My Writing Manifesto: Or, Yes, a Manifesto is Usually a Bad Sign, But Not This Time

This, dear ones, is my manifesto.

Okay, that sounded ominous and pretentious. Maybe a more apt way to phrase it is to say this is my writing contract with myself. Hey, at least I didn’t invoke the dreaded words “mission statement,” right?

The problem is I’m dissatisfied with where I am as a writer. I know, I know. Alert the media and break out the sandbags and buckets.

Seriously, though. Day before yesterday, when I went to the doctor, the medical assistant was entering my information, and she asked me my profession.

I replied “Writer.”

She looked around at me and asked “Do you do anything else?” to which I answered “I also teach writing.”

“I’ll put that down,” she said.

This certainly didn’t make me angry. It didn’t really even bother me. It just made me think, and here’s why: I don’t talk about my writing that often, especially with non-writers, not because I’m a snob (I’m not), but rather because I don’t think people are all that interested in it. Along with that, it’s a difficult thing to talk about, and not in a crumply “it’s so emotionally close to me that I can’t bare my soul” way, either. It’s more that I sometimes find it difficult to articulate exactly what it is I’m working on at any given time.

As a result of this, the only people who call me a writer are usually the ones who don’t know me. Those who do know me, on the other hand, usually say things like “He used to work in music production,” or maybe “He’s a teacher.” Sometimes, if I’m really lucky, they might say “He’s a writing teacher,” or, more often than not, “He works? Really?”

Look, I’m fortunate enough to be able to hold a job that allows me to pursue my writing. I’m also lucky to be able to get side gigs writing, editing, reading, reviewing, and coaching, and I’m glad to be able to help friends and students with their own writing. These are all things, by the way, that I intend to continue doing. But if you’d told me twenty years ago that I’d have this level of freedom, I’d have said you were insane. I might have also asked you for a cigarette, too, but that’s another story. The point is that I’m fortunate, and I know it.

What some folks may not know is that I’ve actually been published. Not in any pubs that people would kill to get into, necessarily, but still a few good, solid magazines and journals that I can pick up and carry around with me. I’ve ghostwritten a couple of books and nearly won a big contest. Okay, even I have to admit that last part sounds silly. In my defense, though, it was big.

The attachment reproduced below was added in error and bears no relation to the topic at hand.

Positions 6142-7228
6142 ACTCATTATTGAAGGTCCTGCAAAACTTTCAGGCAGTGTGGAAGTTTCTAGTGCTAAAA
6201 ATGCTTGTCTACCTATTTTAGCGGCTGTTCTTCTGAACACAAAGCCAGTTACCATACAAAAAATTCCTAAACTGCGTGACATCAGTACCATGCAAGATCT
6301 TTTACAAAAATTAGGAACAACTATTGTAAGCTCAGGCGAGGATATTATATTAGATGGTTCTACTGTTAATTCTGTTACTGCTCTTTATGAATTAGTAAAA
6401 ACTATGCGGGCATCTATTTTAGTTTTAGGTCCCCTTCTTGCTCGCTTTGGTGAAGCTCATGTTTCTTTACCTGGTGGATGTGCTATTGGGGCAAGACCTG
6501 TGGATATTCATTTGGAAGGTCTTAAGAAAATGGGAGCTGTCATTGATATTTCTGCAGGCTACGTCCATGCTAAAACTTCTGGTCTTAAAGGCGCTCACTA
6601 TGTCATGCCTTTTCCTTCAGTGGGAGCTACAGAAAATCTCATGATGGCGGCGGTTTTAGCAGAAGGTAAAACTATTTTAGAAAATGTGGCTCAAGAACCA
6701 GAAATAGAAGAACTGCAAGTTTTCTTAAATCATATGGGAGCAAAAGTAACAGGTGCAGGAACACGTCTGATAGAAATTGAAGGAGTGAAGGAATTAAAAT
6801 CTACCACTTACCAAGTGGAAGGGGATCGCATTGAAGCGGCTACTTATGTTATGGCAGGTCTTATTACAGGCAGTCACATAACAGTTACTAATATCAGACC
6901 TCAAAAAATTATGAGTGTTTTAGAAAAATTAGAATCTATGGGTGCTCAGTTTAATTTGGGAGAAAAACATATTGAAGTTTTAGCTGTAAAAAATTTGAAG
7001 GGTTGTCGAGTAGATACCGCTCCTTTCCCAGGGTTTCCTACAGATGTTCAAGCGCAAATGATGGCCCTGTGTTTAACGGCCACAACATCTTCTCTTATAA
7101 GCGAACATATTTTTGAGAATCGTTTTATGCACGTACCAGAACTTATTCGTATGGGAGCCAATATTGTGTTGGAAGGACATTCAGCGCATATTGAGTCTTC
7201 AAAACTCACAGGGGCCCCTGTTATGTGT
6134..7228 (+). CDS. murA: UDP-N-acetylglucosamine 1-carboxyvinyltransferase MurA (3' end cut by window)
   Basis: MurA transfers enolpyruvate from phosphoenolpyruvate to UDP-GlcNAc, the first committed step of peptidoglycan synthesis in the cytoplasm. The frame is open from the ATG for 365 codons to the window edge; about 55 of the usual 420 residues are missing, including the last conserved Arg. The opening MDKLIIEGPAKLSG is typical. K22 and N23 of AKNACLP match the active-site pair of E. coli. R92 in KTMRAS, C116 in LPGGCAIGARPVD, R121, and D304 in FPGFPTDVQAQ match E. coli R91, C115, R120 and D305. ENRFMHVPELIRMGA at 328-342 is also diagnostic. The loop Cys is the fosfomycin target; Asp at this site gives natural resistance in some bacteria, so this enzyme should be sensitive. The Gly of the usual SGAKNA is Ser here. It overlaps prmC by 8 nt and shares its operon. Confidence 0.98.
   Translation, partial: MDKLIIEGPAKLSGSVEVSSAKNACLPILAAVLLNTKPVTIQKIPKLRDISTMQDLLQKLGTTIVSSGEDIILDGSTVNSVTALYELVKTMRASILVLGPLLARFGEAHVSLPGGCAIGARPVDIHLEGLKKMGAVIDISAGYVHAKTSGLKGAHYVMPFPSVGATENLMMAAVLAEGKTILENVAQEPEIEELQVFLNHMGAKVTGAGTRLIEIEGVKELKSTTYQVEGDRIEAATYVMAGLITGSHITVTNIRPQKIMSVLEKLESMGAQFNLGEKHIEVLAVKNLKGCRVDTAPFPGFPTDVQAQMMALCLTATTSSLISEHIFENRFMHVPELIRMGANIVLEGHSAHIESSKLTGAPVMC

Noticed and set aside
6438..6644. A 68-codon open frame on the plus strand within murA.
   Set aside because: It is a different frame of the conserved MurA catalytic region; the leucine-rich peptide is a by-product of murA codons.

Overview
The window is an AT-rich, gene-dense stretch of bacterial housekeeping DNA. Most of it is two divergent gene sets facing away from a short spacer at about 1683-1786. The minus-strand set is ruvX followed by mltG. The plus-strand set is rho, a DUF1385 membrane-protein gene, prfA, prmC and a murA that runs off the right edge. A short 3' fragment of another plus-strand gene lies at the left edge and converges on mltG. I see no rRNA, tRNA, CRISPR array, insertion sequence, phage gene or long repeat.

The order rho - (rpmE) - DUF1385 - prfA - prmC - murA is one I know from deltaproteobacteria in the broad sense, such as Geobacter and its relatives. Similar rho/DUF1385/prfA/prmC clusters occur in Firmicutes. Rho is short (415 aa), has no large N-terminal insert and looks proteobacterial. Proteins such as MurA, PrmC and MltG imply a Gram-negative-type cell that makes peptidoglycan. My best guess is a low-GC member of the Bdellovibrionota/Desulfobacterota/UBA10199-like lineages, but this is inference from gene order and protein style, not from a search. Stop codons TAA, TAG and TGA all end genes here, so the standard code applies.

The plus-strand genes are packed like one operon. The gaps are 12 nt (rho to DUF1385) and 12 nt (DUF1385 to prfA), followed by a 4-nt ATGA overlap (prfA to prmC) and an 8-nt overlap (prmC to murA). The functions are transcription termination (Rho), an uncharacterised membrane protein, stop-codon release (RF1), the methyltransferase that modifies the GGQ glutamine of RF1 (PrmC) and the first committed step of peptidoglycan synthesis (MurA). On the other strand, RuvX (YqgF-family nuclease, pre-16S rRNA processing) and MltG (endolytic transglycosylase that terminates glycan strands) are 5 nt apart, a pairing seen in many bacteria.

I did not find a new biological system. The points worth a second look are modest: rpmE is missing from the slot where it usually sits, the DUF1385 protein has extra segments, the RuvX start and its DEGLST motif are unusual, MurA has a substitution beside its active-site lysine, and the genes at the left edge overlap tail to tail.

But I really do want to continue to be published. Really published. I’m trying to get the other areas of my life in line–exercise, nutrition, time management, and attitude–so I want to get my writing straight as well.

And now that I think about it, there are other similarities between writing and exercise. I’m good at bingeing on them: I can exercise like a pro for weeks and sometimes even months at a time, just like I can develop an alleged writing habit for short lengths of time. Same goes for eating well. As long as I can remain focused on it, I’m fine, but once my concentration wavers, it’s all downhill from there.

As I’ve said elsewhere, knowing what needs to be done is important; remembering what needs to be done is crucial.

But rather than complain about my dissatisfaction (please ignore the previous paragraphs, nothing to see there), I’m going to try my best to do something about it.

Here are my problems, as I see them:

  • The past four or five years have been disorienting, to say the least. In 2007, my mom died after a three-month battle with melanoma, and in 2011, my wife Shannon and I moved from Alabama to Colorado. So my life, to some extent or another, has been in flux for a good deal of time now. Of course, it’s not as if either of these changes is on my mind twenty-four/seven, but they have caused my life the be much different than it was five years ago. For that matter, though, it was different five years back than it was ten or twenty before. The point is, for whatever reason, these two major life events–one bad and the other good–have changed my creative perspective in ways I have yet to fully consider.
  • I’m terrible at self-promotion. No kidding, I would have made one of the worst salesmen in human history. I’d sooner take a beating than ask someone to buy something from me. In fact, I couldn’t sell talcum powder at a grandmother convention. As a kid, when my school would sell candy or other items, I usually ended up selling it to people who couldn’t possibly say no: my parents. (Thanks, Mom and Dad.) I can, however, pitch other people’s talents all day long. Maybe it’s something in my genes. Who knows?